Over the past 18 months, the Bioinformatics/Computational Biology (B/CB) Advisory Committee has worked closely with research funders to develop a strategic framework with a view to building a fully integrated Canadian B/CB capacity across the life sciences. One of the key items that has already emerged from this consultative process was the interest and strong willingness to organize a regularly scheduled Canadian Computational Conference. Given the fortuitous planning of the ISMB-sponsored regional GLBIO2016 conference in Toronto, select members of the B/CB advisory group were delighted to be invited to co-organize the first Canadian Computational Biology Conference with the Great Lakes Bioinformatics (GLBIO) conference for 2016.
This first Canadian Computational Biology conference will offer Canadians the opportunity to bring stakeholders together to explore the possibility of an action plan for the formation of a national network, including how it needs to be structured and funded to ensure its sustainability. By establishing a Canadian B/CB conference the research community and stakeholders have the opportunity to build an integrated community that is linked to International initiatives. We look forward to the meeting serving as a platform upon which like-minded individuals will inform others on the potential benefits that such a meeting would bring to the B/CB community in Canada.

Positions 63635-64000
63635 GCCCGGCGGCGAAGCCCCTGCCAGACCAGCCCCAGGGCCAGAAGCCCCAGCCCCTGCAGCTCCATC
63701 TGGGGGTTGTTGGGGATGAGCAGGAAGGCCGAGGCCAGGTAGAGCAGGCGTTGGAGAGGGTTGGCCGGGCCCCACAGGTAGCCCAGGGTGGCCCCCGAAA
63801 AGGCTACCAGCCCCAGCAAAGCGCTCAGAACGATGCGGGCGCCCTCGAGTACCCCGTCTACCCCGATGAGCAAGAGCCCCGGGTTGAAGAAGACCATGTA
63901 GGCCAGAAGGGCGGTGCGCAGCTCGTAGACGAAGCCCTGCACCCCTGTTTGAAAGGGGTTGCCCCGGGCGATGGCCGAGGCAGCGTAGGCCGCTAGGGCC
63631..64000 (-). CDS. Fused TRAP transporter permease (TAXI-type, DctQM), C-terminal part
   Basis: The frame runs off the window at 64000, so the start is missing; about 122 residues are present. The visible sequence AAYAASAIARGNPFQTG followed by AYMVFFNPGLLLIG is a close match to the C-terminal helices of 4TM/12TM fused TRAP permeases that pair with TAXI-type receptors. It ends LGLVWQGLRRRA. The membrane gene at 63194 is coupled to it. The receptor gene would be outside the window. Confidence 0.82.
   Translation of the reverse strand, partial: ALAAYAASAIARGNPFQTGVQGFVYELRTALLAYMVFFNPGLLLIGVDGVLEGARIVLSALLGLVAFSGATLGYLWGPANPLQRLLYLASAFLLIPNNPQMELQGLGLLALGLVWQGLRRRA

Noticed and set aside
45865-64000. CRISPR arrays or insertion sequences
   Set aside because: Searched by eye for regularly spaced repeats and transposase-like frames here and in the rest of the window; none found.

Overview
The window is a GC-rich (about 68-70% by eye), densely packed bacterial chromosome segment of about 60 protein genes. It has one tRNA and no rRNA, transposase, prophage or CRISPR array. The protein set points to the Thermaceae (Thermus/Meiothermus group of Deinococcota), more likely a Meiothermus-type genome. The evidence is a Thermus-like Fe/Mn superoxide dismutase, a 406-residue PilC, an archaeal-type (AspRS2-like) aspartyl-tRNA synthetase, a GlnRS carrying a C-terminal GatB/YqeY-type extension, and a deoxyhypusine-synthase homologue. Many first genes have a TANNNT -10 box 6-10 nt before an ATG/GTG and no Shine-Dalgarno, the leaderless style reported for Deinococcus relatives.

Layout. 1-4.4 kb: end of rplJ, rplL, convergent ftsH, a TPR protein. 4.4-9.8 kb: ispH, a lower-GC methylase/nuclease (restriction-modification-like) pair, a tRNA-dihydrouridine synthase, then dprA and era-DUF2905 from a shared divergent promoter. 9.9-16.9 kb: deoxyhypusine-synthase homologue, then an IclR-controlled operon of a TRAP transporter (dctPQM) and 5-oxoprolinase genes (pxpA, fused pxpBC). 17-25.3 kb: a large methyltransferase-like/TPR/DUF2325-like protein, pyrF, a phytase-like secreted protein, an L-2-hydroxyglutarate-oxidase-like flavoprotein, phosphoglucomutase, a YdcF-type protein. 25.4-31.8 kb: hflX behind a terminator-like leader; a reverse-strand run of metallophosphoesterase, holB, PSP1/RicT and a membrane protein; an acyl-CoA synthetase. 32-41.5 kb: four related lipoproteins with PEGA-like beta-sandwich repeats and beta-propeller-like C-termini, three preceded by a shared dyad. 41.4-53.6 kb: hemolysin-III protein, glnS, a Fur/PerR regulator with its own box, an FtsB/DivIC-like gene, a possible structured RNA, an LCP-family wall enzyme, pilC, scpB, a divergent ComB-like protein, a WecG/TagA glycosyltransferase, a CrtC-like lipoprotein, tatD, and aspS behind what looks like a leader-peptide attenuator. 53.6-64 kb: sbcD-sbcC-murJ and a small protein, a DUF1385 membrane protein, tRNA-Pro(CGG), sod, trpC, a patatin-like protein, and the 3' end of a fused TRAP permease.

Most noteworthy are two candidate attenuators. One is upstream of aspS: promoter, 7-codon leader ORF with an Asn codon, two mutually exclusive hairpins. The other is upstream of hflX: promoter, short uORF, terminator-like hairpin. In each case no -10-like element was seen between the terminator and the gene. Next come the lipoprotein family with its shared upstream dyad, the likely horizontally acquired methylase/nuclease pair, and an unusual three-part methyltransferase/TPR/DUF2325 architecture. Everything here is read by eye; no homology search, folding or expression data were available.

In addition to gathering the National and US/Canadian great lakes community in this inaugural Canadian Computational Biology conference, we have the opportunity to put together an exciting scientific program and venue that will benefit students, scientists and managers at all level of people through the proceedings at this conference. As the first launch of the Canadian conference, the organizers are grateful for the considerable organizational support and experience of the International Society of Computational Biology and the local chapter of the Great Lakes Bioinformatics conference, who have done much to assist the Canadian meeting.
Since the beginning of this initiative, both Genome Canada and the Canadian Institutes of Health Research (through the Institute of Genetics and its B/CB sub-committee) have been steadfast in their support of this community. While it is clear that there remains much work to be done, both organizations have participated in a vision that brings the Canadian community together. Without their sponsorships, support and assistance the Canadian conference would not have been possible.
Keeping up with the needs of the life sciences community for innovative and increasingly complex algorithms, tools and databases is surpassing existing researcher capacity. There is a pressing need to coordinate and integrate what is currently being done in Canada to be able to meet the demands of the user community. The establishment of this national conference is the first step in coordinating our efforts within the B/CB community, in collaboration with research funders, infrastructure providers, users and other stakeholders. Finally, this first conference will provide the Canadian community with a pivotal forum for discussions as to how best to bring all stakeholders together in support of a sustainable national network.
More details on the Canadian Bioinformatics and Computational Biology community will always be available from the bioinformatics.ca website.